Now, the co-chairs of the ADP track (the Ad Hoc Working Group on the Durban Platform for Enhanced Action) have produced a new text from which to negotiate the 2015 agreement. Yet even this text is basic and reads like a “to do” list. It does not set a date for when parties should put forward their pledges for emissions reductions or for scaled up finance commitments. The new text also does not define the scope for new finance commitments, which alternatively could be addressed by Ministers releasing statements on this in the high level segment of negotiations beginning Wednesday. The United States, United Kingdom, Norway and Germany are reported to have pledges forthcoming on finance for the protection of standing forests under the REDD+ (Reducing Emissions from Deforestation and Degradation) program, while Australia leads another group in arguing that the lion’s share of climate finance will need to come from the private sector and that there are many emerging economies that are wealthy enough to make their own pledges. Given the recession and need for economic growth, they say, obligations or mandatory obligations from developed countries are not realistic and therefore not acceptable.
Discussions on a 2015 agreement are not progressing and are being put in jeopardy by a lack of movement on finance. The G77+China group of 134 developing countries is pushing hard for finance pledges, saying that funding needs to be scaled up in line with what was promised through 2020 during negotiations in Copenhagen and Cancun, and that progress on this long term finance goal must be demonstrated before discussions on 2015 emission reduction commitments are allowed to continue.
In anticipation of weak financial pledges, the Climate Action Network staged a protest in the enormous national stadium in Warsaw on Tuesday, spelling out a giant “WTF?” to ask “Where’s the Finance?” The exasperation of environmental NGOs at this point, however, is expressed in both meanings of the acronym.
Another hot topic in Warsaw concerns an interesting but difficult proposal by Brazil has been put on the table for calculating emission reduction pledges, using historical emissions based on Intergovernmental Panel on Climate Change (IPCC) data. This is based on the principles of equity and historical responsibility, central words in the 1992 Framework Convention on Climate Change (UNFCCC). Some countries (mainly in the European Union) feel that focusing on the one indicator of historical emissions is too narrow—there are concerns that this type of mechanism could politicize the IPCC’s work. There are also fears that developing a new approach could delay agreement until after 2015, so Brazil’s proposal has been pushed to some sub-negotiating tracks and is currently still under discussion.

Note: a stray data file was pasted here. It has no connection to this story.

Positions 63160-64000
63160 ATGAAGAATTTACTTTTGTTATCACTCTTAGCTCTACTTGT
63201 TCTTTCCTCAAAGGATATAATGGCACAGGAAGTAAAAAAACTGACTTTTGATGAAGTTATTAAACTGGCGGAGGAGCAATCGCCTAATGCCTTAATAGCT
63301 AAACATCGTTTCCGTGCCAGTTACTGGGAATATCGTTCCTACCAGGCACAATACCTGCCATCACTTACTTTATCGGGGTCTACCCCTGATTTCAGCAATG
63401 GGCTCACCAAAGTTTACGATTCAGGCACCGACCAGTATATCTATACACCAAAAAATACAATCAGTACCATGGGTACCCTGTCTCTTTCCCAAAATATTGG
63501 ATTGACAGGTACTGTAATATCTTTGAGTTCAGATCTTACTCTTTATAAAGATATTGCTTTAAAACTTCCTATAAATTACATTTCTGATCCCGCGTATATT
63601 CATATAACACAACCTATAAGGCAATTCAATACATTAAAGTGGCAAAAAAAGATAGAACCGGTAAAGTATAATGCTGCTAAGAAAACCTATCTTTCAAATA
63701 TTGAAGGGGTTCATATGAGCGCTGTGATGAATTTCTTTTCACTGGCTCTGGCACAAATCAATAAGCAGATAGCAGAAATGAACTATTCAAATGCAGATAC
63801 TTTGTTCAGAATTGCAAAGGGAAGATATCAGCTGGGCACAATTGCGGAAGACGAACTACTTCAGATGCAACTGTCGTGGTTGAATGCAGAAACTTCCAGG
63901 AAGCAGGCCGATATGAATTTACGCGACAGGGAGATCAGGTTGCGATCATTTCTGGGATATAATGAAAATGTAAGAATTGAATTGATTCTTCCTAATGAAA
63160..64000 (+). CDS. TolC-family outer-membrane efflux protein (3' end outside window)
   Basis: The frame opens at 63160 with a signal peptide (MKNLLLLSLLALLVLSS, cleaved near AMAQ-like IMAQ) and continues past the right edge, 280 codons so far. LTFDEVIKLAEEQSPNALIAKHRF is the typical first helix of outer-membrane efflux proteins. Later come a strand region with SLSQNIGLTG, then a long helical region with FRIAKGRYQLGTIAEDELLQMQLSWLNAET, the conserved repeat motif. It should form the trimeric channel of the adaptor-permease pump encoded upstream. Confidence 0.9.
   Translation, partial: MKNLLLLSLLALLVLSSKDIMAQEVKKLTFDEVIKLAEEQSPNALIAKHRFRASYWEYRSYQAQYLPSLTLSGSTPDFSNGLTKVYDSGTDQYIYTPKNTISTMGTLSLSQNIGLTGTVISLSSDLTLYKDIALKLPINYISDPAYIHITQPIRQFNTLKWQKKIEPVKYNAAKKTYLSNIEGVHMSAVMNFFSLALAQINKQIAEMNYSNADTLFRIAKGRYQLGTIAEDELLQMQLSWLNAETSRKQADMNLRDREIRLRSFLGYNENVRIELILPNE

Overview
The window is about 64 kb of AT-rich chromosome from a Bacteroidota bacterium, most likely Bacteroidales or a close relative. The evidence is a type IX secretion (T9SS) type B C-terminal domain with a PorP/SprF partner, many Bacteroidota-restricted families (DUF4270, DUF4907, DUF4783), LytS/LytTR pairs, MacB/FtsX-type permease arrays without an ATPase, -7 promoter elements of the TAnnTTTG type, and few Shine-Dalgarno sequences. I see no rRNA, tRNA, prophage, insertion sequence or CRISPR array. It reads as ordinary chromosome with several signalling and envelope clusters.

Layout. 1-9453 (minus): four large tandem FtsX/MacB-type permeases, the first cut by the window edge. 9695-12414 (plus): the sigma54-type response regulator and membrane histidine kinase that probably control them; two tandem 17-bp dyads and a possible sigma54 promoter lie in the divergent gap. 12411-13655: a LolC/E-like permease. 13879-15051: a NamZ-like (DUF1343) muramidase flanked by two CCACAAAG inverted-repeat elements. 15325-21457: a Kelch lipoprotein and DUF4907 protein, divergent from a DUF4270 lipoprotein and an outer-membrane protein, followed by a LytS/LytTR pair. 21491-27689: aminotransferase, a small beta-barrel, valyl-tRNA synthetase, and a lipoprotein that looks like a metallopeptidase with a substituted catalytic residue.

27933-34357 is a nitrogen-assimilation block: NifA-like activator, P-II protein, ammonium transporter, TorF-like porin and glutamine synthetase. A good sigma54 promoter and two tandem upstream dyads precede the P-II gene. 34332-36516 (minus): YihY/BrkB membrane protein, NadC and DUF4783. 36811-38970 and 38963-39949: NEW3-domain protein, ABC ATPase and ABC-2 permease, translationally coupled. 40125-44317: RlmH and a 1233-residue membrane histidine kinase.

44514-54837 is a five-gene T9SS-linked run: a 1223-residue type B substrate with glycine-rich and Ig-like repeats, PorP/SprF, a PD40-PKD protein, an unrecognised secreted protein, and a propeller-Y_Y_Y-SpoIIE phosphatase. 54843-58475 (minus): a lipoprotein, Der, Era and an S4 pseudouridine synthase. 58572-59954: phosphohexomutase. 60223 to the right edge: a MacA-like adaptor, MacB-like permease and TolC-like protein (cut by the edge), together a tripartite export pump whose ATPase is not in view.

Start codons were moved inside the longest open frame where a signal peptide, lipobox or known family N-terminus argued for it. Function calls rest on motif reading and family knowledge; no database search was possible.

One of the most acute areas of disagreement is over a new issue under negotiation called “loss and damage.” This issue is concerned with how developing countries are compensated for harm done by climate change that cannot be adapted to. The issue was originally raised by the Alliance of Small Island States way back in 1989. The issue came to the attention of the 48 least developed countries a few years ago, and they have pushed hard for it to be taken up in its own mechanism separate from the “adaptation” agenda— adversely complicating these efforts, several prominent developed countries (e.g. the European Union and United States) have indicated they would prefer loss and damage to be covered under existing adaptation mechanisms and institutions.
So in Warsaw we wait for the skies to clear—for a ray of sunshine and hope to shine into a darkly polarized world. Even winter days can be brilliantly sunny; it remains to be seen if any of that sun can break through to the meeting rooms of the Warsaw stadium. The question is who has a cloud busting machine that powerful.